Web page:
A Giant Leap for Mankind?

By Aarna Tyagi

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The universe is huge. We have all heard that before but exactly how big is it?

To bring the size of the universe to scale, there are about 200 billion galaxies just in the observable universe. Yes, observable. Whatever we know about the outer space only accounts for about 4% of the entire universe. Surprising, right? But what’s even more surprising is that an antipathy to exploring this gigantic universe exists. Would someone really want to live in oblivion about their existence? Such short-sighted adversaries argue that the money and resources being put into space exploration should be used to solve problems like poverty and global warming on earth first. But these people don’t acknowledge that the enormity of these problems was only brought into notice when the first picture of earth was sent from space.  

The earth, with its circumference of 40,075 km, is a minuscule part of the universe which wouldn’t even be visible if we were to look at a map of the universe. We are such a tiny part of this enormous universe and it is in our best interests to explore this vast space which lies between us and the cosmos.

Investing in space exploration is investing in humankind. As we all know, a plausible explanation for the extinction of dinosaurs is that the earth got hit by a massive comet or asteroid. To prevent history from repeating itself, we have to know what’s out there. Gaining knowledge about our surroundings will give us a better chance at surviving in this mysterious universe. As Elon Musk once said in an interview, “[we need to invest in space exploration because] in the event that something catastrophic were to happen, in which case being poor or having a disease would be irrelevant, because humanity would be extinct. It would be like, “Good news, the problems of poverty and disease have been solved, but the bad news is there aren’t any humans left.”’

Furthermore, the technology developed for space missions can be used to improve the quality of life on earth. Think of all the times you travel. You probably use Google Maps each time. I cannot even reach the school without checking Maps once. These technologies exist only because we took the initiative to invest in space exploration. If we didn’t send satellites to orbit the earth, we wouldn’t even know what the earth looks like. Not knowing your home. That’s what it would’ve been like.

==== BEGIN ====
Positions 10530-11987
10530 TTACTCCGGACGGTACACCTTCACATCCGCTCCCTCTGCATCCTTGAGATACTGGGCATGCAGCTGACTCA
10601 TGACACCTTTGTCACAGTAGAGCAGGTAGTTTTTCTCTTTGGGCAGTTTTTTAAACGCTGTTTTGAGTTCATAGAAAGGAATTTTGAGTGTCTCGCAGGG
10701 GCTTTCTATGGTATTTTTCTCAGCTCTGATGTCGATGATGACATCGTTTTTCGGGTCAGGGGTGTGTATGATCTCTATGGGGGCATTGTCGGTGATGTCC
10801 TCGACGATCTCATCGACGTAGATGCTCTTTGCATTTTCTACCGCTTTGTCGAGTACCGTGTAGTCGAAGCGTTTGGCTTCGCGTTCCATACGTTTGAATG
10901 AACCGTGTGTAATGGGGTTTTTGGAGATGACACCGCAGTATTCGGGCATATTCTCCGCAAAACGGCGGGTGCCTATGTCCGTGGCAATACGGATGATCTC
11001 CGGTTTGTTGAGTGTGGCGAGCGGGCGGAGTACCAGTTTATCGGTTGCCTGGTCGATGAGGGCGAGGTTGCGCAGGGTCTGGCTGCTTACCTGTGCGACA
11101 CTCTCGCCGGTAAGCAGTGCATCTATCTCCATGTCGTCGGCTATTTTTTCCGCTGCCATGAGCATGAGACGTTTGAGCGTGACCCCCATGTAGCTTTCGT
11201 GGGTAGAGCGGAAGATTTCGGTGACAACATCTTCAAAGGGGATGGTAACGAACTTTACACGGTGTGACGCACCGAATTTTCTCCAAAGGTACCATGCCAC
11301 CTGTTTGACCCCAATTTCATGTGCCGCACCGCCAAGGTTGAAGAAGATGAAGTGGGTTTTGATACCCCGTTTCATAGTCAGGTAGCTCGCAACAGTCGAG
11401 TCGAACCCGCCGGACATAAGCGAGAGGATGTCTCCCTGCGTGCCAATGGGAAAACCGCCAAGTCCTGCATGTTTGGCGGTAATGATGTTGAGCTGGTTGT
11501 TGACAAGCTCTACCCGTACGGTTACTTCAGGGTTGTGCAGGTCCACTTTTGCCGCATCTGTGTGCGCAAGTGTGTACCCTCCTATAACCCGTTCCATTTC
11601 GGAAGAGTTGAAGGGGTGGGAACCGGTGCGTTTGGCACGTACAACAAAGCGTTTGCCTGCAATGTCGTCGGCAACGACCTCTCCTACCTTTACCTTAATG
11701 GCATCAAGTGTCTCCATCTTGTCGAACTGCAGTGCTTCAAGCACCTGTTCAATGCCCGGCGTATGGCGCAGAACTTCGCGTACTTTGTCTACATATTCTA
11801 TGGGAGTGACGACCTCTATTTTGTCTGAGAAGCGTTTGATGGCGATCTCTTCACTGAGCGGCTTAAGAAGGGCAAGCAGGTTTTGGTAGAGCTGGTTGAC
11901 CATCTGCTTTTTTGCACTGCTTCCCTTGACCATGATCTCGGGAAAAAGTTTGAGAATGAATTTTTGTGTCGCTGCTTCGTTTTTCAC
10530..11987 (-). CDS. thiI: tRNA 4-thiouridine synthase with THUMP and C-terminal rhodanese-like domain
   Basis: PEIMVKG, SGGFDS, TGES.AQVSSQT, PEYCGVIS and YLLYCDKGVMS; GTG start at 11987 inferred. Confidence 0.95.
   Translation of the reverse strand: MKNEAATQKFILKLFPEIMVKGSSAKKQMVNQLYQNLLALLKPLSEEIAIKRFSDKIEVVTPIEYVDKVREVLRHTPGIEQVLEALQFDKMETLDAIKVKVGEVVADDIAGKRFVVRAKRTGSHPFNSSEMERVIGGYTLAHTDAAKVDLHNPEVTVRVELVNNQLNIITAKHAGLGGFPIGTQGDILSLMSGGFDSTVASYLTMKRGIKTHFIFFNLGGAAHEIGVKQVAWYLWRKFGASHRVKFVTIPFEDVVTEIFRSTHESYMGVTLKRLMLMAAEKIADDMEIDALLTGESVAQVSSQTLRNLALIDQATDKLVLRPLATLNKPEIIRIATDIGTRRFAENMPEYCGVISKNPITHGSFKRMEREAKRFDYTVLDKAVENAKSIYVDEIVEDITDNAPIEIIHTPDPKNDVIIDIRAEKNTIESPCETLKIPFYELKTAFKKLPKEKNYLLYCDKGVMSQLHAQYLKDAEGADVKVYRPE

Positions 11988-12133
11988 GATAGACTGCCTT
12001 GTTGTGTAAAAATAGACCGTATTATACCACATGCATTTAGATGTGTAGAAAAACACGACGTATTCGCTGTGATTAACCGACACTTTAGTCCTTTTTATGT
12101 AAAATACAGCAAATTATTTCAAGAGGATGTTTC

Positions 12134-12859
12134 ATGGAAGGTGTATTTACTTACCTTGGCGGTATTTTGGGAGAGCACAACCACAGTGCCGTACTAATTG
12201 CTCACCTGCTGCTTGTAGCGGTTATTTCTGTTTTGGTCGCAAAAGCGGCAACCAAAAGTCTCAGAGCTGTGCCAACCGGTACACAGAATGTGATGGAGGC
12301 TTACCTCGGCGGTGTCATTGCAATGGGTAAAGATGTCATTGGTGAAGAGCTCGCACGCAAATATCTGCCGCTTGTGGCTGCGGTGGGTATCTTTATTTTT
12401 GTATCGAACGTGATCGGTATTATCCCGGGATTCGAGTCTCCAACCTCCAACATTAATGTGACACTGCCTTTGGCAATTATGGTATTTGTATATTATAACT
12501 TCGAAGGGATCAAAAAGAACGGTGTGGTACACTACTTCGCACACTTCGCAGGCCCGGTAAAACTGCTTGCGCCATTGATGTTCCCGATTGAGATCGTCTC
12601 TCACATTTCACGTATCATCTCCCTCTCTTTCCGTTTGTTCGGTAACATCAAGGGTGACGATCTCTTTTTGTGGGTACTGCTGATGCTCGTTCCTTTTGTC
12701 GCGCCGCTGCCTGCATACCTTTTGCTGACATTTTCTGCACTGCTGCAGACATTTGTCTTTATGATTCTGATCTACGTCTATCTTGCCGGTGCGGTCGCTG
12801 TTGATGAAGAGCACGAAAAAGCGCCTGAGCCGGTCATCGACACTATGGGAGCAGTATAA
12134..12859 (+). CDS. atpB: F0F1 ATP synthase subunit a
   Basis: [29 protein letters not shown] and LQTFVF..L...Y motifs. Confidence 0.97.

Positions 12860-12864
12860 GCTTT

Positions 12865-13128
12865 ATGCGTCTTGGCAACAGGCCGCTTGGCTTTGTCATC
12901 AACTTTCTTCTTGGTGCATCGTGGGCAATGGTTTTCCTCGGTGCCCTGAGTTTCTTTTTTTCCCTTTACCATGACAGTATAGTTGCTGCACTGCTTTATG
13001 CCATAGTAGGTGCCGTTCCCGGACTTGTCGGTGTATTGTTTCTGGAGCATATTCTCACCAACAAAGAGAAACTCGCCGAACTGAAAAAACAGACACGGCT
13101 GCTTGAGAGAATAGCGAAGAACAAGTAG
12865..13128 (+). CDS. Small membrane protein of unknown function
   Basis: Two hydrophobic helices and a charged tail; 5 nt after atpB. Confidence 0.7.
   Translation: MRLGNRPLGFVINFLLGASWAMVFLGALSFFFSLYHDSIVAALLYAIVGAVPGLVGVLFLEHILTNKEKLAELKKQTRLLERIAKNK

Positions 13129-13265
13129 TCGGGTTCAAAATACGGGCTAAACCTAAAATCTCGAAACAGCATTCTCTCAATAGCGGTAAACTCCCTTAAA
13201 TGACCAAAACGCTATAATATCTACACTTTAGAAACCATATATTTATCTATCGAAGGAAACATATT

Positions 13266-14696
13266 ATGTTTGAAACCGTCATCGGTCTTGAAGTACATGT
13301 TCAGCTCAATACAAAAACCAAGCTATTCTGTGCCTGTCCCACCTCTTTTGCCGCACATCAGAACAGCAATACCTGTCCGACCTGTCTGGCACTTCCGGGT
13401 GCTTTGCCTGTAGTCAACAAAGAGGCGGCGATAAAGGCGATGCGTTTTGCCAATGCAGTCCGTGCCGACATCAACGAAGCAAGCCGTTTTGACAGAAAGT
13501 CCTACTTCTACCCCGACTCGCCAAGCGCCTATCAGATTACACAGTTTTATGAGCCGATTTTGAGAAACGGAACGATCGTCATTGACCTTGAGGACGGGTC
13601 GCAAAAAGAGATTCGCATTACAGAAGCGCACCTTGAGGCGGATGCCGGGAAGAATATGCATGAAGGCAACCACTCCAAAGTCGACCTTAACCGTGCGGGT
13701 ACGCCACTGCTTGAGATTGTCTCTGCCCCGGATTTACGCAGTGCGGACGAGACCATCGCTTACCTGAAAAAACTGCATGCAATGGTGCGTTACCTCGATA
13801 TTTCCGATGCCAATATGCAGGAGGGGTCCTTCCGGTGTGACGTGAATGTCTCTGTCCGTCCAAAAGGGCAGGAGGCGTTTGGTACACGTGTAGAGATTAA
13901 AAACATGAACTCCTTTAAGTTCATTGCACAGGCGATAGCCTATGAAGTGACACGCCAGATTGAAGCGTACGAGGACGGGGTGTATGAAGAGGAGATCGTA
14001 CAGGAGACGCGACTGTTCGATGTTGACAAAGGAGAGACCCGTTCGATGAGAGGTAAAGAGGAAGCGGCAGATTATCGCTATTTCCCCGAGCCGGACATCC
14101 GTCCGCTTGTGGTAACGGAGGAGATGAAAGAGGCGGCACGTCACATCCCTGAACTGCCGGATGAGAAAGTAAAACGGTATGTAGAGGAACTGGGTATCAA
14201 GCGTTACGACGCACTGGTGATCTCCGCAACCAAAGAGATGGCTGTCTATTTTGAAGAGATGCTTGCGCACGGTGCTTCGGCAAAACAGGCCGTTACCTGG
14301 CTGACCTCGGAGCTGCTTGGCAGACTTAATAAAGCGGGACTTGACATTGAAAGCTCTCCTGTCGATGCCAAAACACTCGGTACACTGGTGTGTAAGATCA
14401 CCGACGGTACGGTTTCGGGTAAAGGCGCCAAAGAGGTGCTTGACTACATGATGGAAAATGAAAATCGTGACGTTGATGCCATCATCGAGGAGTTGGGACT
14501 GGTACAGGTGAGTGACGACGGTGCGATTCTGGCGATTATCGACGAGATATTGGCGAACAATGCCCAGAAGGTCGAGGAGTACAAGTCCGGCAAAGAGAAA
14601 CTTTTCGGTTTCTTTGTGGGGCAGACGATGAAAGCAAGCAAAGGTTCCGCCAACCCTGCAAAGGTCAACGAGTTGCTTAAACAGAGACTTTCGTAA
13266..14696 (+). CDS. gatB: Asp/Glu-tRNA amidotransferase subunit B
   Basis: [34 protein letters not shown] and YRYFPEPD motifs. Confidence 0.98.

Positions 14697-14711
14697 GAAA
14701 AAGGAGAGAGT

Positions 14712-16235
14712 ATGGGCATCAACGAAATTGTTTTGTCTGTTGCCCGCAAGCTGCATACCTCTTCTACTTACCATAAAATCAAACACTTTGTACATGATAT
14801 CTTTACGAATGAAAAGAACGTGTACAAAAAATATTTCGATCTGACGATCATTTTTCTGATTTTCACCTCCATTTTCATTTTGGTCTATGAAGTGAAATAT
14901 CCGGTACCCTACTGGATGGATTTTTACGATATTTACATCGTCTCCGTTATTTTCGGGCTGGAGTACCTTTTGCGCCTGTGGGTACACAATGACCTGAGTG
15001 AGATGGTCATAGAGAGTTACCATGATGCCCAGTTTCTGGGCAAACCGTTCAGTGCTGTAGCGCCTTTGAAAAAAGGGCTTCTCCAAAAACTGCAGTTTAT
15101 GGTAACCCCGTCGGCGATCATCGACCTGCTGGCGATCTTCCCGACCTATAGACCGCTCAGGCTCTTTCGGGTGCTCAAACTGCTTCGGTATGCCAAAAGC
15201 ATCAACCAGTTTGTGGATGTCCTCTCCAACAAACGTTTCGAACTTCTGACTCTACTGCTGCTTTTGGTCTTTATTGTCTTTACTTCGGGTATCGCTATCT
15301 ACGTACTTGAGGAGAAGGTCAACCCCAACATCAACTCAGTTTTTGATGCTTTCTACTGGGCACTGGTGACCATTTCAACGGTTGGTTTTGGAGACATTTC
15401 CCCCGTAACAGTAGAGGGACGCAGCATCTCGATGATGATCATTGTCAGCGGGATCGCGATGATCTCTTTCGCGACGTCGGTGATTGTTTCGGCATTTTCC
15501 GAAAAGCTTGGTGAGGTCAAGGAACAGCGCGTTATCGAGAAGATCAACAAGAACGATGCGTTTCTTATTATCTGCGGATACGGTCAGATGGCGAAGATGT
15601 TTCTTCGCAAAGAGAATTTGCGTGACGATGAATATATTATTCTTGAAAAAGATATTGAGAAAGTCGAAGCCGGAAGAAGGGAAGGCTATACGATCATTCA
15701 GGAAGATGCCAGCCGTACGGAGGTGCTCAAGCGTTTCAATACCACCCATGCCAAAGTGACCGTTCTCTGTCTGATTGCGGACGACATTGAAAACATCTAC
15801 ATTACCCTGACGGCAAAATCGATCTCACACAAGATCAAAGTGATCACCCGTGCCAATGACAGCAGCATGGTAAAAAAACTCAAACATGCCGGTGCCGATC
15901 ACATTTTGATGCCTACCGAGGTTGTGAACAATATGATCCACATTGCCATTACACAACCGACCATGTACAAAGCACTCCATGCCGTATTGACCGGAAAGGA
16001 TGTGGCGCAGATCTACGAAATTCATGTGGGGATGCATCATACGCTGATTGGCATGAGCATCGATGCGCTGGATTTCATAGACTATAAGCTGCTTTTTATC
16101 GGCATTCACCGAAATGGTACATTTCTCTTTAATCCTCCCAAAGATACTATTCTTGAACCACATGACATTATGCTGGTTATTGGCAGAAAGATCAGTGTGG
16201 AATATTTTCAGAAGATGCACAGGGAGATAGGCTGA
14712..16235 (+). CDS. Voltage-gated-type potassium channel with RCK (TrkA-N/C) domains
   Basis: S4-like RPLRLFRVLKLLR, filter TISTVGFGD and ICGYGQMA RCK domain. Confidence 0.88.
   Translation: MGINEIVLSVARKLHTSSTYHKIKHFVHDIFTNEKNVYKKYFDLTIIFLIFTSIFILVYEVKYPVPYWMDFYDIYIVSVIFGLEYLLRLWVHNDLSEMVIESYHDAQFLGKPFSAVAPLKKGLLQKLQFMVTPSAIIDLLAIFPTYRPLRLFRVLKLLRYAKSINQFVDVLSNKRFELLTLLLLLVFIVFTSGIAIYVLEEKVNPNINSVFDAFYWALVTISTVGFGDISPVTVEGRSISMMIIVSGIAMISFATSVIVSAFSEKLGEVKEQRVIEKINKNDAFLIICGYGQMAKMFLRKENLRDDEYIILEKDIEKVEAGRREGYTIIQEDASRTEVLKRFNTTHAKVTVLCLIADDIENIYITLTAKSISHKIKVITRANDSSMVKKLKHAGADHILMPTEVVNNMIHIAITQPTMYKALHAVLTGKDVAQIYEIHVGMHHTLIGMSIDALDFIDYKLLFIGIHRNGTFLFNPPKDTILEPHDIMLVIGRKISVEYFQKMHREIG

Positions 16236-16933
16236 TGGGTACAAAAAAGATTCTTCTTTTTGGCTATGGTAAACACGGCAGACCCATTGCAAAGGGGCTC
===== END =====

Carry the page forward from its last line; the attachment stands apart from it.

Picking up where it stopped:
Curiosity has led humans to evolve into what we are today. We are constantly striving to appease to our unquenchable desire for knowing what lies beyond us. Universe is such a thing. We should keep trying to find answers to questions which may seem inexplicable and in the process learn more about our own planet.

Additionally, reflecting on the universe promotes a finer sense of diplomacy between countries and encourages us to think of all humans as one race. During the misadventure of NASA’s Apollo 13, in which the landing on the moon had to be aborted because of an accident, all the Russian communications being transmitted on the frequency bands of the mission were terminated and Russian ships were positioned such that if an emergency were to occur, they could reach in time. If the tragedy happened the other way around, Americans would have done the same.

If you are still in denial and think space exploration is unfavorable for the economy, this will convince you. Every dollar invested in space exploration returns 7 dollars to the economy in employment and technology. 7 dollars for each dollar invested. That is a lot considering the millions invested each year in space exploration. Newer technologies also make air travel cheaper, easier and more readily available. Bigger problems demand long-term investments and the most meticulous approaches to work and investigations. Even so, they are often unraveled years after the initial effort is made. If we stop now, years of efforts and investments will dissipate. What we are aiming for is huge and we will only be able to achieve it if we invest little by little.

As Carl Sagan said, “All civilizations either become spacefaring or extinct.”

 

Works Cited:

  1. Vatsal, Vishesh. “All the Arguments for Space Exploration Ever.” Medium, TeamIndus Blog, 10 May
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  3. Hanbury-Tenison, Robin, and Piers Bizony. “Debate: For and against Space Exploration – Is Space Research a Waste of Time?” RSS, 1 Jan. 2017,
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  5. Wiles, Jennifer. “Why We Explore.” NASA, NASA, 13 June 2013,
  6. http://www.nasa.gov/exploration/whyweexplore/why_we_explore_main.html.
  7. Unsplash. “Best Milky Way Pictures [HD] | Download Free Images on Unsplash.” Best Milky Way Pictures [HD] | Download Free
  8. Images on Unsplash, .
  9. Siegel, Ethan. “Why Exploring Space And Investing In Research Is Non-Negotiable.” Forbes, Forbes Magazine, 26 Oct. 2017,
  10. http://www.forbes.com/sites/startswithabang/2017/10/26/even-while-the-world-suffers-investing-in-science-is-non-negotiable/#16249da41647.